Tomorrow, on June 8, beginning shortly after 5 hrs UT, a large part of the world will be sharing a unique sight never seen by any person now living. During a little more than six hours, planet Venus will cross the face of the Sun, offering a wonderful show for everybody to admire. Nobody should miss the opportunity to witness this great event! And - good luck! - it appears that the observing condition prospects are rather favourable in large areas of the world.
Nevertheless, should you be as unlucky as astronomer Le Gentil in 1769 who, having traversed a large portion of the globe, enduring all the perils of a long sea-voyage, and waiting for 8 years for the transit to occur, was unable to observe it because of a vexatious, black cloud that covered the Sun, you need not despair. There will be ample opportunity to witness this event from the VT-2004 Central Display page (and other websites).
This page, powered by Akamai and therefore mirrored on many hundreds of sites all over the world, will offer selected images from the event, acquired by our colleagues at the large solar telescopes, from the Canary Island to China. All images will be chosen and commented live by a team of professional astronomers in the "VT-2004 Control Room" at the ESO headquarters (Garching, Germany), who will guide you through the various phases of this memorable event and provide a running commentary, beginning before dawn (in Central Europe) on the Day of the Transit and only ending when Venus is well beyond the solar disc.
Astronomers find unexpected, dust-obscured star formation in distant galaxy
24.03.2017 | University of Massachusetts at Amherst
Gravitational wave kicks monster black hole out of galactic core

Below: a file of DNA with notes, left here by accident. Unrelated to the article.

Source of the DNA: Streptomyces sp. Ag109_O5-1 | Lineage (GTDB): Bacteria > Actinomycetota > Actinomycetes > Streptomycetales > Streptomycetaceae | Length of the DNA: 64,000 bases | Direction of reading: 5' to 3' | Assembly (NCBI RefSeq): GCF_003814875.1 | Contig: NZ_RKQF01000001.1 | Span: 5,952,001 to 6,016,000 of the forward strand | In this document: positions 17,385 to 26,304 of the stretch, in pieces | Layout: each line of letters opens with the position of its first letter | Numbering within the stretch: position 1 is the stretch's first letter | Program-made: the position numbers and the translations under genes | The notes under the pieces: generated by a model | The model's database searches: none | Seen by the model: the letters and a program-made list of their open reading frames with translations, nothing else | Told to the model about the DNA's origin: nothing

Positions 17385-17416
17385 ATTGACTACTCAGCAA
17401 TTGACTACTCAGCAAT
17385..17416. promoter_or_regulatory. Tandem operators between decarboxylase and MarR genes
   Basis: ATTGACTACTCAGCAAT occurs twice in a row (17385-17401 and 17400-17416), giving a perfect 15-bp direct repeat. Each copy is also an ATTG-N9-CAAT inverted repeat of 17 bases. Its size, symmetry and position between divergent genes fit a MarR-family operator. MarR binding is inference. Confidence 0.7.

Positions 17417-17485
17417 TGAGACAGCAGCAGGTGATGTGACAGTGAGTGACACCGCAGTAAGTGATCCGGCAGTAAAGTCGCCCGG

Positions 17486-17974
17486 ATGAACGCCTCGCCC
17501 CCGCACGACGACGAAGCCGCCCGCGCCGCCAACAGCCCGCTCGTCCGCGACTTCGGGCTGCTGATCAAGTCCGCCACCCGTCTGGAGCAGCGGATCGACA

24.03.2017 | NASA/Goddard Space Flight Center
Astronomers from Bonn and Tautenburg in Thuringia (Germany) used the 100-m radio telescope at Effelsberg to observe several galaxy clusters. At the edges of these large accumulations of dark matter, stellar systems (galaxies), hot gas, and charged particles, they found magnetic fields that are exceptionally ordered over distances of many million light years. This makes them the most extended magnetic fields in the universe known so far.
The results will be published on March 22 in the journal „Astronomy & Astrophysics“.
Galaxy clusters are the largest gravitationally bound structures in the universe. With a typical extent of about 10 million light years, i.e. 100 times the...
Researchers at the Goethe University Frankfurt, together with partners from the University of Tübingen in Germany and Queen Mary University as well as Francis Crick Institute from London (UK) have developed a novel technology to decipher the secret ubiquitin code.
Ubiquitin is a small protein that can be linked to other cellular proteins, thereby controlling and modulating their functions. The attachment occurs in many...
In the eternal search for next generation high-efficiency solar cells and LEDs, scientists at Los Alamos National Laboratory and their partners are creating...
Silicon nanosheets are thin, two-dimensional layers with exceptional optoelectronic properties very similar to those of graphene. Albeit, the nanosheets are less stable. Now researchers at the Technical University of Munich (TUM) have, for the first time ever, produced a composite material combining silicon nanosheets and a polymer that is both UV-resistant and easy to process. This brings the scientists a significant step closer to industrial applications like flexible displays and photosensors.
Silicon nanosheets are thin, two-dimensional layers with exceptional optoelectronic properties very similar to those of graphene. Albeit, the nanosheets are...
Enzymes behave differently in a test tube compared with the molecular scrum of a living cell. Chemists from the University of Basel have now been able to simulate these confined natural conditions in artificial vesicles for the first time. As reported in the academic journal Small, the results are offering better insight into the development of nanoreactors and artificial organelles.
Enzymes behave differently in a test tube compared with the molecular scrum of a living cell. Chemists from the University of Basel have now been able to...
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27.03.2017 | Life Sciences